Hi, Zach. Thanks for your questions. Mulvaney may have some influence, but I generally do not have much optimism. There are aspects of regualtion that are non-negotiable, especially if the administation becomes as protectionistic as it seems it will. One of those aspects is the ware against financial crime and terrorism, and the enforcement of sanctions against "enemies of the state." Think about who the potential losers are if open blockchains thrive and you'll understand.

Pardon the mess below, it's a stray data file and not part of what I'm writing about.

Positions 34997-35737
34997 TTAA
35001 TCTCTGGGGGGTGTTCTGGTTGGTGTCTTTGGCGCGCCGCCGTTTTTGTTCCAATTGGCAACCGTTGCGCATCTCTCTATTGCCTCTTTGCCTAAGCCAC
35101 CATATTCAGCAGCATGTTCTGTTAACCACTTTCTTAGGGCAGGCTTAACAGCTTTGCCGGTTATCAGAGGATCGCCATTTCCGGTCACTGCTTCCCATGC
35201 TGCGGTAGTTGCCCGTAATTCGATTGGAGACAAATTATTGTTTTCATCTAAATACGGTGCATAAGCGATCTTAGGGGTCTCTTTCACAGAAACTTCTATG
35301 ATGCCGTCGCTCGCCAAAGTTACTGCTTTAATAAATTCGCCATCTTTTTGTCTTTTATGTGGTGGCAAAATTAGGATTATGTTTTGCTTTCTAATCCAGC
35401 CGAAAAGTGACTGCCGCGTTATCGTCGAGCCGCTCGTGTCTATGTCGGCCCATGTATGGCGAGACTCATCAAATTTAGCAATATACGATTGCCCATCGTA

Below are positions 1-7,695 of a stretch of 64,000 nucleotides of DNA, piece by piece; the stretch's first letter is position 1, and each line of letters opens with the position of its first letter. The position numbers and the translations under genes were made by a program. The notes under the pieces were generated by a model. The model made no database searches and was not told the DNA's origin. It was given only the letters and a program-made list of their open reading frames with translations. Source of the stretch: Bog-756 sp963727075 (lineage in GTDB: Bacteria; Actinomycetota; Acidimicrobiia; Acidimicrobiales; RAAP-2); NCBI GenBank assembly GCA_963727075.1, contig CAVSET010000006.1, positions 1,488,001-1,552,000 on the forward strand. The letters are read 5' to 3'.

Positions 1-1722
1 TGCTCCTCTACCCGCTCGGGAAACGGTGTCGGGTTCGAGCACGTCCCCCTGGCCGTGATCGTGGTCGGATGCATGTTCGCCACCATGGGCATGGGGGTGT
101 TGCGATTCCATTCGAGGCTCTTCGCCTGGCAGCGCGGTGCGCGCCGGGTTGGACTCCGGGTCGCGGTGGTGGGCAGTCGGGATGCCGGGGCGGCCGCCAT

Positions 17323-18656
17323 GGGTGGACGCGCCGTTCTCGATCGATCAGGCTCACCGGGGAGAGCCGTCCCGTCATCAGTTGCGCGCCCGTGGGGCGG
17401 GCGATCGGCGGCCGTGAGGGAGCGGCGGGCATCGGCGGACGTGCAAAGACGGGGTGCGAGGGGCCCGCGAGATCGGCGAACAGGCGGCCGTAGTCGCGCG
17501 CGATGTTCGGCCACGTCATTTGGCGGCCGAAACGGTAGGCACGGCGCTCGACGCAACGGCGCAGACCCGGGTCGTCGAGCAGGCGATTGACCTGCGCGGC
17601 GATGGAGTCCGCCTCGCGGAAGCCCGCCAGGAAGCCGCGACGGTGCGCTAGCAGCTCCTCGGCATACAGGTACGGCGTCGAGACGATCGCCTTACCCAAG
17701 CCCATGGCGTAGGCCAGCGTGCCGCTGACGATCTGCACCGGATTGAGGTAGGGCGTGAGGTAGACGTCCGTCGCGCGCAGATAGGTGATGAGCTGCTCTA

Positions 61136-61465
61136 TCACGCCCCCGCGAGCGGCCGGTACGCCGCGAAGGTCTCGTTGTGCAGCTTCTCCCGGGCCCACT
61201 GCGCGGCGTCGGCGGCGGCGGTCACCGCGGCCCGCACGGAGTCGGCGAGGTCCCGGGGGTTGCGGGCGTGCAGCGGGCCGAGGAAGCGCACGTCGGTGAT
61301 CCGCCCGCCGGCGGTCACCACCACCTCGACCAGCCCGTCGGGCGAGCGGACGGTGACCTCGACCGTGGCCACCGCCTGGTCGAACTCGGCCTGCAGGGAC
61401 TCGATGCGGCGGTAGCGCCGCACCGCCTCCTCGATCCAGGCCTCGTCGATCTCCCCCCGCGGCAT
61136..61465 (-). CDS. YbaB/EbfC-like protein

As to Trump's stance vis-à-vis remittances and immigrants, I think it was morst likely rallying cries than actual policy goals. Remittances will never go away, at least as long as the asymmetries between the northern and southern hemisphere ramain wide. His financial crime advisors know too well that crushing legal remittance channels would encourage the appearance of illegal ones. The loss of visibility in the flow of funds is one of the aspects the US and other governments are very concerned about (think tax evasion, terrorism financing). Of course, any impact on traditional channels could be an opportunity for cryptocurrencies (good and bad, legal and illegal, translucent and fully private) to become alternative remittance vehicles.